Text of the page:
But Frank Hill, the proprietor of The Cavalier, has a new hotel dick (Nick Ford) to keep a sharp eye on folks who may cause trouble. Along with number one son, Sam Hill, The Cavalier should have been easy to patrol and kept duty free of any sort of criminal or unsavory activity.
That is, until Ross Thompson – a slick operator from Chicago — came into their humble abode and turned everything upside down. Not just the hotel, but the whole damn town! Big Spring was a just string of yarn for Mr. Thompson to pull and pull at, until the entire community came unraveled! Now you’ll have to crack open this here book for yourself to find out just how he done it...
Have you seen this man? We want to include this historical portrait of Juan Seguín in our upcoming book Jack Jackson's American History: Los Tejanos & Lost Cause, as we did on the back cover of our original edition of Los Tejanos (which predates the era of digital production by many years). We're in a hurry and high-res images aren't available online. We would just scan it from a file copy of the book but, as you can see, our file copies are in pretty rough shape. If you have a pristine copy of the book (or another source for the image) and can send us a high-res scan (300 dpi), we'll send you a free copy of the new Jack Jackson book when it comes out if we use your scan! (And we won't use it but it would be nice to have a clean digital copy of the front cover as well.) Please send your scan(s) to our "fbicomix@" email address. The race is on!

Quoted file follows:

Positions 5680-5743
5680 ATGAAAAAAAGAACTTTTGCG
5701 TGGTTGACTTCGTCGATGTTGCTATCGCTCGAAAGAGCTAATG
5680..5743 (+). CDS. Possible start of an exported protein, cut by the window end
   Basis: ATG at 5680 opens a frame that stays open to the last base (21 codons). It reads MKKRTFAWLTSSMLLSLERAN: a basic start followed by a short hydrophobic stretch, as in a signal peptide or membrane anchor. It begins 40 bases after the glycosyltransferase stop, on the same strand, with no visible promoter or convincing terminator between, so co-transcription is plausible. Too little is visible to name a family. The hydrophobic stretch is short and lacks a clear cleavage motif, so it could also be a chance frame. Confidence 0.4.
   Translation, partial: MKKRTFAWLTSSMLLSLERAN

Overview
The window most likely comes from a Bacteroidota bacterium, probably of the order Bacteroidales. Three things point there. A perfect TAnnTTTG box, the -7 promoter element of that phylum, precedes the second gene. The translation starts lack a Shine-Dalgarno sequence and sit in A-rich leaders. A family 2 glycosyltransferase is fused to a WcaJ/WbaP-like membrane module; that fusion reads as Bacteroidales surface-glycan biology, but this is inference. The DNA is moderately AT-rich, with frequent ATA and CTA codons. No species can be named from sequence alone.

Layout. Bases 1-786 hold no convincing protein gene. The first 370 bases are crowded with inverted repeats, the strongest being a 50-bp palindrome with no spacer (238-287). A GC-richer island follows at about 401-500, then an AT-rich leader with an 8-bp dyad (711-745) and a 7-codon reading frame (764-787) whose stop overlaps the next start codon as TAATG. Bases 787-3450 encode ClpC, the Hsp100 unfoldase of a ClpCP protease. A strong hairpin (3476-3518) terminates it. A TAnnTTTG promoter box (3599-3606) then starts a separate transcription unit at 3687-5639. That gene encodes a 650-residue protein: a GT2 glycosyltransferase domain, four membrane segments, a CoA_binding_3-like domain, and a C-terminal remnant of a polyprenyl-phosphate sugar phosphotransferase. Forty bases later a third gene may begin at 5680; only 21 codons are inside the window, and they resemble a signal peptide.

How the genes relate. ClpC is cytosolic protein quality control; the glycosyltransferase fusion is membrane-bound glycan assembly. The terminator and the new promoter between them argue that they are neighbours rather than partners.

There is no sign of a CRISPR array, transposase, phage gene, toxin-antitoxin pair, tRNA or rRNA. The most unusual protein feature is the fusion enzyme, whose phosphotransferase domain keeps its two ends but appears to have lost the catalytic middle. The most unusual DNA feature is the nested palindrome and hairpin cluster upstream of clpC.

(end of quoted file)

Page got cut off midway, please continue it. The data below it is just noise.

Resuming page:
Hey look, it's the just-completed, totally eyeball-tickling final cover art for Tom Kaczynski's forthcoming story collection Beta Testing the Apocalypse, scheduled to arrive in November, which we describe as "a heady conflation of philosophy, fiction and comics that riffs on dystopian modernity, bleak man-made landscapes and the psychological effects of technological, social or environmental developments." If you've read Tom's stories in Mome, which are collected here (along with other material including a new story), you know the deal. You can learn more and pre-order a copy here, and of course keep it tuned here for more sneak peeks to come.